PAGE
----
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Script for audio journal

Little Old Wine Drinker, Me

There’s no fool like an old fool, they say, so what happens when a bunch of oul’ coots gather together to make music? The next batch of posts may enlighten you as to the question just posed and may also, perhaps, enrage or entertain. Anything’s better than a yawn, I guess. And everything that is not that bloody virus is a plus. At the moment we can’t meet as a group, as we are in lockdown, so I have set out a version of songs that are in our repertoire but which have not yet been recorded. With any luck (and, as three of us are north of 70, we’ll need it!) we will be able to resume our normal practice of meeting weekly and playing tunes, singing songs and generally enjoying the crack.

I can remember visiting my brother, who was a Vet in West Cork, Ireland, where we always made sure we had an adequate supply of Sherry from the Wood. (Does anyone remember that concoction?) A group of us would play cards, chat, drink wine and listen to records into the early hours of the morning. As was exceedingly common for that era (late 60s-early 70s) the room was wreathed also, in tobacco smoke from the cigarettes, pipes and cheroots on the go. One of our favourite 45s (the single vinyl discs rather than those heavy handguns) was Dean Martin singing this song. Now for some info courtesy of my favourite site for research, Wikipedia:

Little Old Wine Drinker Me” is a song that was first released by Charlie Walker in 1966, on the album Wine, Woman & Walker. The song became a hit when it was released by Robert Mitchum in early 1967, and by Dean Martin later the same year on his album Welcome to My World. The Dean Martin version is a hit with Scottish football club Clydebank and can often be heard being chanted on the terraces with ‘Tennessee’ being replaced with ‘Kilbowie’ in homage to the club’s former ground in the town…The song’s title parodies a catchphrase used in contemporary TV advertising by the Italian Swiss Colony wine company: “The little old winemaker, me!”…  In 2015 the descendant of the company, now operating under the name Asti Winery and selling wine under the Souverain brand, and owning America’s sixth-largest wine production facility, was purchased by E & J Gallo Winery from its owner, Australia-based Treasury Wine Estates. (source, Wikipedia)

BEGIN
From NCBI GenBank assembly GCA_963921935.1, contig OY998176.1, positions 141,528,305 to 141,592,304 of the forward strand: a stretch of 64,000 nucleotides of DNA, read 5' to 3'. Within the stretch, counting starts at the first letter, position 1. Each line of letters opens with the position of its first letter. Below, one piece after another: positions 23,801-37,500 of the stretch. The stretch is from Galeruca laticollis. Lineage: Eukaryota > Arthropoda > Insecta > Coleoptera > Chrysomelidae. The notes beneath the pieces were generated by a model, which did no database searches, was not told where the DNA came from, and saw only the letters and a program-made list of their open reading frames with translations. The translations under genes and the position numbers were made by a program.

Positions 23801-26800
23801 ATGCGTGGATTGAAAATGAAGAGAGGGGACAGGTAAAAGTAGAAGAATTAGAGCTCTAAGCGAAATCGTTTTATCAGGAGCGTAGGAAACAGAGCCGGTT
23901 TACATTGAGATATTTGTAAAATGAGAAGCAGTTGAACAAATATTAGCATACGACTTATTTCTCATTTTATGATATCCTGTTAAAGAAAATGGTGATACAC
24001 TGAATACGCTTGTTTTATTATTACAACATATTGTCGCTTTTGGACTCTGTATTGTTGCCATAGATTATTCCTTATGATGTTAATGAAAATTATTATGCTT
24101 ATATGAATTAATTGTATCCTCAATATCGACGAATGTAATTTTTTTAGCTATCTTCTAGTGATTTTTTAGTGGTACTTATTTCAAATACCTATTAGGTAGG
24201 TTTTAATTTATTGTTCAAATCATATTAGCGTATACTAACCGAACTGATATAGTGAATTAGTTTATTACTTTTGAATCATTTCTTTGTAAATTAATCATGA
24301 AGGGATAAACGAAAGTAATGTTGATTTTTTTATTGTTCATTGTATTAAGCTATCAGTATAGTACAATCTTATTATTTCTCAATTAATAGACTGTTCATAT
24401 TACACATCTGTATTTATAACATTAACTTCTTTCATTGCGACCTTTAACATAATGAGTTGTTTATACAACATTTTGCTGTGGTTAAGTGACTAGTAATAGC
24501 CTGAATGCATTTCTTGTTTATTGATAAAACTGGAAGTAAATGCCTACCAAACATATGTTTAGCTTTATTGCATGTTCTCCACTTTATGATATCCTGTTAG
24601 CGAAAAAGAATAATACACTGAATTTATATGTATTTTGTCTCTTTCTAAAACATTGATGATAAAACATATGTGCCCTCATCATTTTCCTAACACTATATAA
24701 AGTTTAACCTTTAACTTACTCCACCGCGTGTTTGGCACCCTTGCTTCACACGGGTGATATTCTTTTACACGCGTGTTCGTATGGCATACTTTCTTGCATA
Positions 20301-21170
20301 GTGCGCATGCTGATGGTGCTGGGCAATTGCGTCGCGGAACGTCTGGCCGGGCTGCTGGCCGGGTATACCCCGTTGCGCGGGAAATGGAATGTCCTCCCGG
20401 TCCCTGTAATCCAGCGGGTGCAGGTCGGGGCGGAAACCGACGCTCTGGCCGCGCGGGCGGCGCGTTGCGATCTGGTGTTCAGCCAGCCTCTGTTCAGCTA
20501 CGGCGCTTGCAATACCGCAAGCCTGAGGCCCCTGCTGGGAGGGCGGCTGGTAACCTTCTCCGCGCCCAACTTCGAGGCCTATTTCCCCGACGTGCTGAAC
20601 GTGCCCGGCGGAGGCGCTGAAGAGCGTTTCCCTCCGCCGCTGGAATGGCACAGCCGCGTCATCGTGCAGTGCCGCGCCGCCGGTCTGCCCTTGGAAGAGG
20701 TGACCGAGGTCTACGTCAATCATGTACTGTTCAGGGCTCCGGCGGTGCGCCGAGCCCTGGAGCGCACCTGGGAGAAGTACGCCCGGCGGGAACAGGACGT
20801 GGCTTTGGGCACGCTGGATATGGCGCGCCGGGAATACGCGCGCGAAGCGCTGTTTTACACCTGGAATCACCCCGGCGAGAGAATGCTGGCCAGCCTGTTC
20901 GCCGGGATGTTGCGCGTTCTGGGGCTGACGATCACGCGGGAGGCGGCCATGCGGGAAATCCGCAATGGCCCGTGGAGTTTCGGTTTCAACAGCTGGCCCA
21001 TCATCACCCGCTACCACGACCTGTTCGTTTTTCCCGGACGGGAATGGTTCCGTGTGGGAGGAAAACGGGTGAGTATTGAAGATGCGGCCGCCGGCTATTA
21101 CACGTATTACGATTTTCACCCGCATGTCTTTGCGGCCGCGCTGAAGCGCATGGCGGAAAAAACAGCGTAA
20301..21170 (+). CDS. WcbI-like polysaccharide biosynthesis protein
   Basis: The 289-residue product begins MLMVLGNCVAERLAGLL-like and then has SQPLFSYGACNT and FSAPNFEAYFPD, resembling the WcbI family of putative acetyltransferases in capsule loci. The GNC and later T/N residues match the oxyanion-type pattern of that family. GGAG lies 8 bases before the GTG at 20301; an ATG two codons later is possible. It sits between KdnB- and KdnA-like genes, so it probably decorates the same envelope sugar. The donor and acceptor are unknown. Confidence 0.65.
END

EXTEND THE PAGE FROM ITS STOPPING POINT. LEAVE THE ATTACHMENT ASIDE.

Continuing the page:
So, there’s an Aussie connection, too! Like many others, I misunderstood part of section B because I mis-heard it. I rendered I matched the man behind the bar…as I asked the man behind the bar… which makes no sense when you think about it. Jukeboxes are kept out in the general bar area with lights flashing to entice punters- not behind the bar with the bar-tender! I guess I misheard it because I was not familiar with the verb matched in this context. I imagine the scene: early evening, the heart-broken narrator is having a few in a bar near where he is staying. Nothing much is going on- certainly, no-one is putting coins into the jukebox, and the barman holds up two bits and offers to match the guy. This involves each person holding a 25-cent coin and slamming it down on the counter. The punter gets to call match or no match. If he wins the match, he gets to put the won coin into the jukebox and play three songs (or, if he’s heart-broken he might want to double the number of sad song and put his two bits in, too…) Today, in Oz you would play with a two-dollar coin, I suppose. Of course, the house always wins- that sly ol’ bar-tender was going to put a coin into the jukebox, anyway, to liven up the joint!

I’ve loved the song from the moment I heard Dino’s suave delivery. This country-blues gem (clocking in at two and a half minutes) references those part of the US that are part of the country tradition: it also has a broken heart, a train, a bar, rain and a jukebox. What more could you ask for, apart from a dog and a pick-up truck? (And who’s to say the narrator didn’t drive his beat up old truck from Nashville to Chicago with his best friend hanging his muzzle out of the passenger window?)

I’ve sung this song for gigs during the past couple of years. The lockdown is still preventing live music gigs, so, here I use a basic Band-in-a-Box country ballad setting with Nashville drums, strummed and finger-picked guitars and bass. I bring up the fiddle in the second sections and add the vocal. With songs like this- less is more, IMHO.

By Quentin Bega

I was born in the middle of the 20th Century and have, somewhat to my surprise, found myself in the next one with something more to say and do.

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